I hope this helps – take care of yourself and your family – encourage your mom to reach out for some help –June 24, 2011 at 5:12 pm #51223lainyParticipant
Dear ASH, first of all I want to say how sorry I am for all that your whole family has gone through because after all, it does affect the whole family. I am at a loss for words about your Mom’s smoking. Guess if it was me I would have a little talk with her. I also think that maybe its time to go every other weekend.
Is there anyone else where Mom lives that can peek in on her or give a little visit. Honestly, you need and deserve some time for yourself or you will not be in shape for anyone. We all have our breaking points and quite possibly you have reached yours therefore the time to yourself will get you ready for later if needed more by Mom. I just had an idea. Summertime, school’s out, perhaps you can get a College girl or a High School Senior looking for some pin money to come help out at Mom’s. Best of luck, take care of yourself!June 24, 2011 at 4:30 pm #5347ashleycParticipant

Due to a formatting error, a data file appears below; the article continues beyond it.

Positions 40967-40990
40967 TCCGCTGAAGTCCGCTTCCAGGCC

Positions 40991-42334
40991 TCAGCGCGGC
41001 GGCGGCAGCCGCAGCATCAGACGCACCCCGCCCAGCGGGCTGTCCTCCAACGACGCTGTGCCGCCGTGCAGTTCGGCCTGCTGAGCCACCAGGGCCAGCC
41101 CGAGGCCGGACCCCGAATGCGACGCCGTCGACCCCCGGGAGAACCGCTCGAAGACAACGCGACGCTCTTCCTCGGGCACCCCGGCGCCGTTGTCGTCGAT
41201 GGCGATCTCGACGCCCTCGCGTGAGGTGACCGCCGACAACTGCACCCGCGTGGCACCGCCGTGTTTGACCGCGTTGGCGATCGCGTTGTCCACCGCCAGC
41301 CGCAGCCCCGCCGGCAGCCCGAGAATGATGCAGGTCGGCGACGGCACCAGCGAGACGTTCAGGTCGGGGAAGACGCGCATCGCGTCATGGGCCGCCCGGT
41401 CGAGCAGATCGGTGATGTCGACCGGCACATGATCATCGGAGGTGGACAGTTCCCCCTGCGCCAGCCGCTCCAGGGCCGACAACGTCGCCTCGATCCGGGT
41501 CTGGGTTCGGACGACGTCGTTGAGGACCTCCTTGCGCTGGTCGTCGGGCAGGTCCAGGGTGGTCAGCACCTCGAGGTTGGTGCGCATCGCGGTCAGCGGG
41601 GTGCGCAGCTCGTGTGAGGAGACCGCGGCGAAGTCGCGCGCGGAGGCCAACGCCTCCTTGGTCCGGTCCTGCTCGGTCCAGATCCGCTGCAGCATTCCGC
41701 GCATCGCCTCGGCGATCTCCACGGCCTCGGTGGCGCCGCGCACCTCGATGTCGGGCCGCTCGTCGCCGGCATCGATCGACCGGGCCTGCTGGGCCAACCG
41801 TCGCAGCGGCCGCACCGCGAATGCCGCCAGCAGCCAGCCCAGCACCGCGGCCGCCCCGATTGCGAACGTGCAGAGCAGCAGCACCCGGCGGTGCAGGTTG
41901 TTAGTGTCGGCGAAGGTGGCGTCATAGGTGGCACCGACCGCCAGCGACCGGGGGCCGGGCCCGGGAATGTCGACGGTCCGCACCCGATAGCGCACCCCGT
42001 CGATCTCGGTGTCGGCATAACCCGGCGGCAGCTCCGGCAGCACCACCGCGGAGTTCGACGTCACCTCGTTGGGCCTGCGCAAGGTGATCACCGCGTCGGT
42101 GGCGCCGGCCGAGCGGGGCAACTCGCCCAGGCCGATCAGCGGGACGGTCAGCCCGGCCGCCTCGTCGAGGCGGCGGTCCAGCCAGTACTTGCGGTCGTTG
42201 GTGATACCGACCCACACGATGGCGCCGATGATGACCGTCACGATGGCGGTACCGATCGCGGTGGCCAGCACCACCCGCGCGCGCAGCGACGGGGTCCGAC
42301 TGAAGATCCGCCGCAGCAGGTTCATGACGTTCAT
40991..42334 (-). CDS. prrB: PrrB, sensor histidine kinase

I have posted on here several times about my momma and her battle with CC. It will be a year on August 3rd since she was diagnosed. Everyone on this website has helped so much with insight and personal expieriences that I think many of you know way more than any of her doctors. I have a couple of more questions that we cant seem to get any answers to. Here is where we stand. On April 14, 2011 mom was admitted to the hopital for pneumonia. 2 weeks later she had a 70% liver resection. Right after surgery we were told by the surgeon that he removed all the tumors (1 softball size, and 2 golf ball size) as well as 3 lymph nodes. He didn’t see any other cancer but we wouldn’t know for sure until the pathology reports came back. However, we found out 3 weeks after the surgery from the surgery that he “failed to mention” that he had to leave 2 small tumors on the remaining bile duct. He couldn’t remove them without damaging the bile duct. Now we are told that her most recent scan..almost a week ago shows NO CANCER!!!! What in the world? How can there be no cancer when the surgeon said he left 2 tumors behind? Mom went home after spending 2 months in the hospital (it was a horrible experience to say the least) and after developing the VRE infection. She went home with a pic line to administer antibiotics, 2 drainage bags (one is the stomach and one outside the abdomen) and a feeding tube. She weighs around 100 lbs but looks like a bag of bones. Since the surgery her ammonia levels keeping surging. She was home a week and a half and ended back up in the hospital due to her ammonia and bilirubin levels and she was dehydrated. She couldn’t keep anything down without having the urge to throw it all back up. They have been giving her lactulose for over 4 months to help with the ammonia levels but then she is constantly running to the bathroom and even wearing depends now since she can’t get there fast enough. To make matters worse, she has been a smoker for 30 years. She kept saying that she was going to quit and she was excited that she was able to have the surgery..its like getting a second chance since we were originally told to go home with hospice. However, the first day that she got home, she started smoking again. Talk about devastated and beyond mad. My mother is my best friend..and I can’t be mad at her because she has been fighting so hard for her life, but yet she doesn’t see smoking as a bad thing. I am hurt because for the entire year, I have spent EVERY weekend driving 2 hours to my parents missing my husbands football games (hes a coach) and taking countless hours away from my 19 month old daughter to be with my mom. I have taken off work for weeks and a time and had paychecks cut because I am out of sick/vaction time. Im not asking for any kind of thank you or pat on the back because I know that she would do the same for us in a heratbeat. And then shes goes home to smoke, I feel cheated, mad, sad, and all of the above. I have no idea how to balance my emotions. If I dont go on the weekends, I feel guilty because that is time I need to spend with her in case she’s not here for much longer, but I also feel like I need to spend time with husband and daughter. What could be causing her ammonia levels to soar like they are. We were there this past weekend and she has no memory of even coming home from the hospital. She almost has no memory of the entire year. When you look at her, she’s just in a daze..its like she’s empty. Any advice, thoughts or similar experiences would be greatly appreciated. It is so wonderful having “another family” to talk to. I hope you all have a wonderful weekend.